What a fine mess we’ve found ourselves in! Following a confusing election result and the incapability of Greek politicians to manage a crisis Greece is heading for the Grexit, the exit from Euro. Spain is on the brink of financial meltdown. Hollande braves storms and thunderbolts to fly to Berlin and convince the German austerity ideologues that the ECB needs to start printing money as soon as possible. Commissioners and ministers speak in many tongues, and by that I do not mean different languages. Everyone is buying for time till July 1st when the European Stability Mechanism comes into force, but it is doubtful that the markets will wait till then. Could this be the dawn of Euro-Armageddon?
The nightmare scenario is this: Greece dances its way to a new election in mid-June, by which time money runs out. Salaries and pensions are not paid. There are bank runs and the banking system fails. People take to the streets. There are pockets of civil strife. The army is asked to intervene. Meanwhile, people in Portugal, Spain, Italy and Ireland go to their banks and ask for their money fearing (quite rightly) contagion in the banking system. The domino effect, coupled with market worry that this is worse than 2008, sends the world economy back to recession. Obama is set to lose the election as unemployment in the US begins to soar. Germany, seeing that it is no use trying to shape the unruly southerners according to her image bites the bullet and does what it always wanted since the end of WW2: go its own way. Europe is again cut in half, or in several quarters if one adds Britain pulling out of the EU, France trying to pull the south together in one last-ditch attempt to suck up to the Germans, and the Balkans tail-spinning once again into chaos.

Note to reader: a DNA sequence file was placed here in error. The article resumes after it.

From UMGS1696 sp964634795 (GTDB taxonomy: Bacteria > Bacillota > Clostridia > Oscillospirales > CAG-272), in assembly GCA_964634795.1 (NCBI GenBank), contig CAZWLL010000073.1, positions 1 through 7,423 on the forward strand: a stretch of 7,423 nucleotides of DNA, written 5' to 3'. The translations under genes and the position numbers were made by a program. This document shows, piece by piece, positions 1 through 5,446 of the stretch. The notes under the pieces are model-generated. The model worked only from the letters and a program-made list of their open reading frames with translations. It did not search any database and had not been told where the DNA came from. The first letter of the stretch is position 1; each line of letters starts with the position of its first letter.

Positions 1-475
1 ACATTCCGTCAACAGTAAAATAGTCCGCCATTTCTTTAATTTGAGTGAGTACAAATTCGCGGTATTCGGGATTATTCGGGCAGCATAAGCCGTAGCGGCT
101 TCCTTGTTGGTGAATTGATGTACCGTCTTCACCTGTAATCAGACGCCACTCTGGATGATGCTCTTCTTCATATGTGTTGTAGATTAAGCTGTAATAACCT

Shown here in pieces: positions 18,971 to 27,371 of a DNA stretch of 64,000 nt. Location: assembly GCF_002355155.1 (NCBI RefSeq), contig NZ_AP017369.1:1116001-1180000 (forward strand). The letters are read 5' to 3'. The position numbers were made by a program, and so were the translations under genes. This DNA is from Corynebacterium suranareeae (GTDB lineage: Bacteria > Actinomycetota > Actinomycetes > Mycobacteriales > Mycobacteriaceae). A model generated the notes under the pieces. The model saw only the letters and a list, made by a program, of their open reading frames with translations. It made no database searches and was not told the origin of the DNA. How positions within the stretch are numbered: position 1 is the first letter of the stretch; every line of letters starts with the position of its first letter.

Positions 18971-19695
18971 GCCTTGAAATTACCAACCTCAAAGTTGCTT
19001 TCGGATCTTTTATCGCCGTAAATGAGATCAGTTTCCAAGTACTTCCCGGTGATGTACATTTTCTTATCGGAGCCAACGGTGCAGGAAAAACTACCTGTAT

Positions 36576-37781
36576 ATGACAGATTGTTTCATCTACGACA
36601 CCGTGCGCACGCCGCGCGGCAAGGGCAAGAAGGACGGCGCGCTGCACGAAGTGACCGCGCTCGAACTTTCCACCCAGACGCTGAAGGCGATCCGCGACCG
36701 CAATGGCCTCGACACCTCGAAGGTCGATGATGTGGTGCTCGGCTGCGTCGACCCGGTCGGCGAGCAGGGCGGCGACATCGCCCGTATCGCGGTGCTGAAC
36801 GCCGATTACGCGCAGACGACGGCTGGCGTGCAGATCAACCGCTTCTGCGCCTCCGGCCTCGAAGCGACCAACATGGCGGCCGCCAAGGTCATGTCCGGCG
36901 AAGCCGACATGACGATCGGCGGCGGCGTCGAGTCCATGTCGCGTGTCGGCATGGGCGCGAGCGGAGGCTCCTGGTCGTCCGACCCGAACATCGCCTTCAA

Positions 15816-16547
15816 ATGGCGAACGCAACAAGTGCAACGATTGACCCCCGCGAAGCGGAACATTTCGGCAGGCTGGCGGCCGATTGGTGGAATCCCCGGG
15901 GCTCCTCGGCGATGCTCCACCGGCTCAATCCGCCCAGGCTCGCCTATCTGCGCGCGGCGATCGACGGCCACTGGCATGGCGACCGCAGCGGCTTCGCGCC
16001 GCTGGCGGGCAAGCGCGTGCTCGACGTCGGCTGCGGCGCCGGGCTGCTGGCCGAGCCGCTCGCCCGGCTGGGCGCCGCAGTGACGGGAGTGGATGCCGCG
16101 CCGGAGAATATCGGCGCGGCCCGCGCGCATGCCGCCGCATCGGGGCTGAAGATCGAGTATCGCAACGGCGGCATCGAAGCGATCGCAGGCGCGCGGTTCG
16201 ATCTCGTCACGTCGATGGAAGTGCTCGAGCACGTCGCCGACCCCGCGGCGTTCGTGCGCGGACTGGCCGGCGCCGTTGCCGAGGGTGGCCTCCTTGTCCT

And all that because two years ago the wise heads in Berlin and Brussels decided to make an example out of Greece, instead of acting responsibly and trying to minimize as quickly and as effectively the fallout of the relatively small (by EU size) Greek debt.
Hope is the last to die, as they say. Indeed there might still be a chance to save Europe. But that will mean Germans start thinking like the rest of us, and the rest of us start thinking like the Germans – a tough task for all concerned.
What a pity if a year from now we look back to the 1990s and the 2000s with wistful eyes, and think of them as the best two decades the world had ever had…